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NYC, national parks, migration, and visual sociology

20 November, 2009

Back in January we blogged about a competition for documentaries focusing on the multicultural city.  Right now the same organisation is calling for papers for a second festival.  One film I recently came across would certainly fit this framework.  Called, “Hear Every voice: NYC and the National Park Service”, this film is a collaborative effort between filmmaker Stephen Ogumah, the National Parks Service, and sociologists Professors Jerry Krase and Jennifer Adams of Brooklyn College, along with a number of their students.  The central question the film asks is how New York’s national parks can contribute to the experience of urban living, especially for the city’s highly diverse migrant population.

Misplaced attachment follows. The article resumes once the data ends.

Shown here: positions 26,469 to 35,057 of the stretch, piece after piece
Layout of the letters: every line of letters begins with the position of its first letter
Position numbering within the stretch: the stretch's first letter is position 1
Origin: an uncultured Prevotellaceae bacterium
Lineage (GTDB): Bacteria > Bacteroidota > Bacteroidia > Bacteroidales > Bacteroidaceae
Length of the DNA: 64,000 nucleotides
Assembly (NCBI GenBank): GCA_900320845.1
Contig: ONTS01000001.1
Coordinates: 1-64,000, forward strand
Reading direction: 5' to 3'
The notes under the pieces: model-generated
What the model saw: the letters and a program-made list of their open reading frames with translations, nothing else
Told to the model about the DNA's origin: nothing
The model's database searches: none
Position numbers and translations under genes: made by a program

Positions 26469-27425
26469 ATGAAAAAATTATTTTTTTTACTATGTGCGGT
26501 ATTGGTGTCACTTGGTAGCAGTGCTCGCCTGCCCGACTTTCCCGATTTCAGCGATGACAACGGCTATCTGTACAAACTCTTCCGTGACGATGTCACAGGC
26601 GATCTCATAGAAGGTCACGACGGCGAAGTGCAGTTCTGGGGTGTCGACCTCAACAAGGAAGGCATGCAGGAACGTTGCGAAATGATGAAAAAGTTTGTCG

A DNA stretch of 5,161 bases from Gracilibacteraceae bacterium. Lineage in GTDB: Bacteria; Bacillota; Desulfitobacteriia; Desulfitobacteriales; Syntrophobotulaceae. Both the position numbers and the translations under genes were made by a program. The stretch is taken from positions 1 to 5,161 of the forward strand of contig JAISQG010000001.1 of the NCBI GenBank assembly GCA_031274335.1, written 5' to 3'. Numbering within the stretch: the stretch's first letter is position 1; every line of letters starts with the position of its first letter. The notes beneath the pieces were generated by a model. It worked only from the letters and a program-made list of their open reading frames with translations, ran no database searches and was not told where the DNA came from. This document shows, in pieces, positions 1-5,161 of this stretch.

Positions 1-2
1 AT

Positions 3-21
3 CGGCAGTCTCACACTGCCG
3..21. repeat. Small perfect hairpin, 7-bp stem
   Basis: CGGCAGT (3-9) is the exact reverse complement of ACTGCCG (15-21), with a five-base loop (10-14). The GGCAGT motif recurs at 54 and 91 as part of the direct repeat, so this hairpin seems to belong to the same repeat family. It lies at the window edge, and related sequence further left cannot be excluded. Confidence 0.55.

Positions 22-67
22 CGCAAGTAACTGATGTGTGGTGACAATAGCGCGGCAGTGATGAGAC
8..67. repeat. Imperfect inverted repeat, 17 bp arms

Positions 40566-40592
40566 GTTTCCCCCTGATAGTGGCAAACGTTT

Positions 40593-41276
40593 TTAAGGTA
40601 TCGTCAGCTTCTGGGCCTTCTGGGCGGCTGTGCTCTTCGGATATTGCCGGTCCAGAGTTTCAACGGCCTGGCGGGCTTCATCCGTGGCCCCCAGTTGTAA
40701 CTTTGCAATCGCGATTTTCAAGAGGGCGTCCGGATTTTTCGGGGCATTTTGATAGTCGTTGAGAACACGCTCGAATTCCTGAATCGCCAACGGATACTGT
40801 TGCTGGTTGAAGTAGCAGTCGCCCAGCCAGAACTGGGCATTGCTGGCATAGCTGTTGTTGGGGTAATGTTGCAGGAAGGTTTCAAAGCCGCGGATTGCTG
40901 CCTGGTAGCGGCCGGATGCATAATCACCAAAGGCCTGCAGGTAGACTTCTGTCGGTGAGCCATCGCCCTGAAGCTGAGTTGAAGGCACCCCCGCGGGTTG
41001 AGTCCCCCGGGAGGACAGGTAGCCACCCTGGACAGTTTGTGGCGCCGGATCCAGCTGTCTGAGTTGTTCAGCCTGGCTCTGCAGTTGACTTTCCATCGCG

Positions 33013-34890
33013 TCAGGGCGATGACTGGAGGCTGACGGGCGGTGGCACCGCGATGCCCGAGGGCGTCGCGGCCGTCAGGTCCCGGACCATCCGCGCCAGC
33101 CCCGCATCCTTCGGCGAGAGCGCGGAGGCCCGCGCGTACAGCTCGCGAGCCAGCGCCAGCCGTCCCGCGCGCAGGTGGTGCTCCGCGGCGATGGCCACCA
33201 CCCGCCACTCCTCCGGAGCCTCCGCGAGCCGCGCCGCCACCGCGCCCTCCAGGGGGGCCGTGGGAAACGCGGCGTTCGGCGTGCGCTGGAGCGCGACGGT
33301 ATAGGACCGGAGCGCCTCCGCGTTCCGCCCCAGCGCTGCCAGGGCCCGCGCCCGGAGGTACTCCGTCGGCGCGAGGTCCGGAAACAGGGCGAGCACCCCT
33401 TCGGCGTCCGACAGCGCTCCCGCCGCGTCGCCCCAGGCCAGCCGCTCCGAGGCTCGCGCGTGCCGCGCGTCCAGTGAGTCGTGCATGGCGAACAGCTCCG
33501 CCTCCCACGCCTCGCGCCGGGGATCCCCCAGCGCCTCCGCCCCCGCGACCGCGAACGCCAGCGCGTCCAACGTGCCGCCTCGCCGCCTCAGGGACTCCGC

The film brings together the themes migration, multiculturalism, and the uses of urban space, particularly common space.  For example, it considers how shared spaces may be implicated in generating interactions in an ethnically diverse population through practices such as shared gardening, festivals such as carnivals, or even cricket.  Social research methodologies are also featured, as Brooklyn College students work as interns with the National Parks association to research knowledge of, and attitudes towards national parks in NYC.  Overall I found this interesting to watch, mainly because it brought together a themes that I wouldn’t normally associate with each other, namely the possible relationship(s) between migration and national parks.  It’s well worth a watch, and could possibly be a good resource in teaching courses on urban anthropology and/or migration.


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more about “Hear Every Voice: NYC and the Nationa…“, posted with vodpod

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